I’m frequently asked about the difference between coaches and mentors. It is true that great coaches often become dedicated mentors. The definition of a mentor is: “A person who gives another person the benefit of his or her years of experience and/or education. This is experience that is shared in such a way that the mentor helps to develop a mentee’s skills and abilities, benefiting the mentee and the organization.” However, there are clear differences between a coach and a mentor.
As I said, coaching is not the same as mentoring. Mentoring is concerned with the development of the whole person and driven by the person’s own work/life goals. It is usually unstructured and informal. Coaching is much more about achieving specific objectives in a particular way. Coaching is also more formal and more structured, usually around a coaching process or methodology.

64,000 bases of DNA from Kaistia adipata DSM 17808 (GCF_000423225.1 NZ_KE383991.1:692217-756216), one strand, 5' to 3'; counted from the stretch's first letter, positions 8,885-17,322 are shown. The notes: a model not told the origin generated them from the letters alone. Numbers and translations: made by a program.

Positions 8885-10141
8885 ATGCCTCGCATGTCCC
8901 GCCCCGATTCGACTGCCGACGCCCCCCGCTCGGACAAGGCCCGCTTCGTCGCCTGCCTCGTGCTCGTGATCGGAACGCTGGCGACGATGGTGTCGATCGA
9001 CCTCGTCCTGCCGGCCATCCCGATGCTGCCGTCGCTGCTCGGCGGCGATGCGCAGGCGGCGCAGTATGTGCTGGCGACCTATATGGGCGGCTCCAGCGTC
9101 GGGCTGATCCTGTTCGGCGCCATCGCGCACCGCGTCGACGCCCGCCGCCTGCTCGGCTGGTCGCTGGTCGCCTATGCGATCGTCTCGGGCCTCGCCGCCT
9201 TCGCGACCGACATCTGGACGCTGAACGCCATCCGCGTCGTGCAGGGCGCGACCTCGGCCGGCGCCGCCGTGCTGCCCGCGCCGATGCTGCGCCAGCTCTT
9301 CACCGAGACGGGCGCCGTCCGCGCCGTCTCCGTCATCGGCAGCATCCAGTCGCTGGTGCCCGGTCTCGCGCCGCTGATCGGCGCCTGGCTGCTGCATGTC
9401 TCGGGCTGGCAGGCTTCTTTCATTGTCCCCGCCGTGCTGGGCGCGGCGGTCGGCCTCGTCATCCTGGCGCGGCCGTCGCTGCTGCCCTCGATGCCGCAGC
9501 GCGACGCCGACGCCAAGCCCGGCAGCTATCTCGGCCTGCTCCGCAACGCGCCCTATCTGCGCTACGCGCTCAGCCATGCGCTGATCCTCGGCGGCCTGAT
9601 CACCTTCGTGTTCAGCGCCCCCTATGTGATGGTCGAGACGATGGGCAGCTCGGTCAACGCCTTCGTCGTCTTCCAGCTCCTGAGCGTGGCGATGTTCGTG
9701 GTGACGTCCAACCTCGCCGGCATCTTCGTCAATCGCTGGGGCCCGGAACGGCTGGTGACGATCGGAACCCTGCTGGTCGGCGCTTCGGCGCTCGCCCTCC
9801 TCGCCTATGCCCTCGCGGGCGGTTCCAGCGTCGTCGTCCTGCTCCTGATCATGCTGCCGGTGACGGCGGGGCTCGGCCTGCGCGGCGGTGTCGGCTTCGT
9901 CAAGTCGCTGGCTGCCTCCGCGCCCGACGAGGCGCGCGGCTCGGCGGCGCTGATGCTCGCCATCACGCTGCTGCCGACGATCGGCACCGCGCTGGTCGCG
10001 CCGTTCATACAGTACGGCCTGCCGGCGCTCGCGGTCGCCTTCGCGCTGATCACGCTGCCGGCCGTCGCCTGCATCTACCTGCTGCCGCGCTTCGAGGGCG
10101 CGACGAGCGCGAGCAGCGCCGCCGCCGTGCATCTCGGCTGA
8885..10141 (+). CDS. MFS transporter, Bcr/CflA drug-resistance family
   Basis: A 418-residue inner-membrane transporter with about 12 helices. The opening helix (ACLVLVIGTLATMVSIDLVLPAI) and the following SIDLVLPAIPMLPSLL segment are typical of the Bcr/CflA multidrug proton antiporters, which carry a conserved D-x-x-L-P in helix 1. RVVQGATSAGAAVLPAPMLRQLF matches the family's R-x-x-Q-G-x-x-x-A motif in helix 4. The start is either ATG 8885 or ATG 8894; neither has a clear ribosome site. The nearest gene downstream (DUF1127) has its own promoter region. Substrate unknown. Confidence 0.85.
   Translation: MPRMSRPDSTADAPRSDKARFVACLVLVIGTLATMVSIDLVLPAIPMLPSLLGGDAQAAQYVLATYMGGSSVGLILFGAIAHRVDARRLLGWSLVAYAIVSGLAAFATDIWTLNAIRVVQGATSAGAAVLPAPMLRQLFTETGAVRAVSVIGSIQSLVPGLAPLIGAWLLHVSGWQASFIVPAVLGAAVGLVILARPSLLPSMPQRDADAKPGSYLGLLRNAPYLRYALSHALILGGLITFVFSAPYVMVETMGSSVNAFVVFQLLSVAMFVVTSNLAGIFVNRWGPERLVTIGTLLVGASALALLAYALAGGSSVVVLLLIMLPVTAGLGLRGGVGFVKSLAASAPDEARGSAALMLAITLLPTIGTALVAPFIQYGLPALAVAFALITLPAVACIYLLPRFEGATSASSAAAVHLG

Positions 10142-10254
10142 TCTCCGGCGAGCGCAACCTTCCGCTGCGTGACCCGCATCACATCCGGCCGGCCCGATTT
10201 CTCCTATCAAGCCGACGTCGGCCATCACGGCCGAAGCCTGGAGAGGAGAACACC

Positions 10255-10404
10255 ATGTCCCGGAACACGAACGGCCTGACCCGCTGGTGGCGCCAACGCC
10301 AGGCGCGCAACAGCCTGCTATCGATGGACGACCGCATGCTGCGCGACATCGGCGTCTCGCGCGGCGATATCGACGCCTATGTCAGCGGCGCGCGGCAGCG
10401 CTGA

In other words, mentoring is less skill-based and more of a relationship-based process. A good mentoring relationship is identified by the willingness and capability of both parties to ask questions, challenge assumptions and disagree.
The mentor is far less likely to have a direct-line relationship with the mentee, and in a mentoring relationship, this distance is desirable. Mentoring is rarely a critical part of an individual’s job role but rather an extra element that rewards the mentor with fresh thinking as well as the opportunity to transfer knowledge and experience to a less experienced colleague, peer or employee.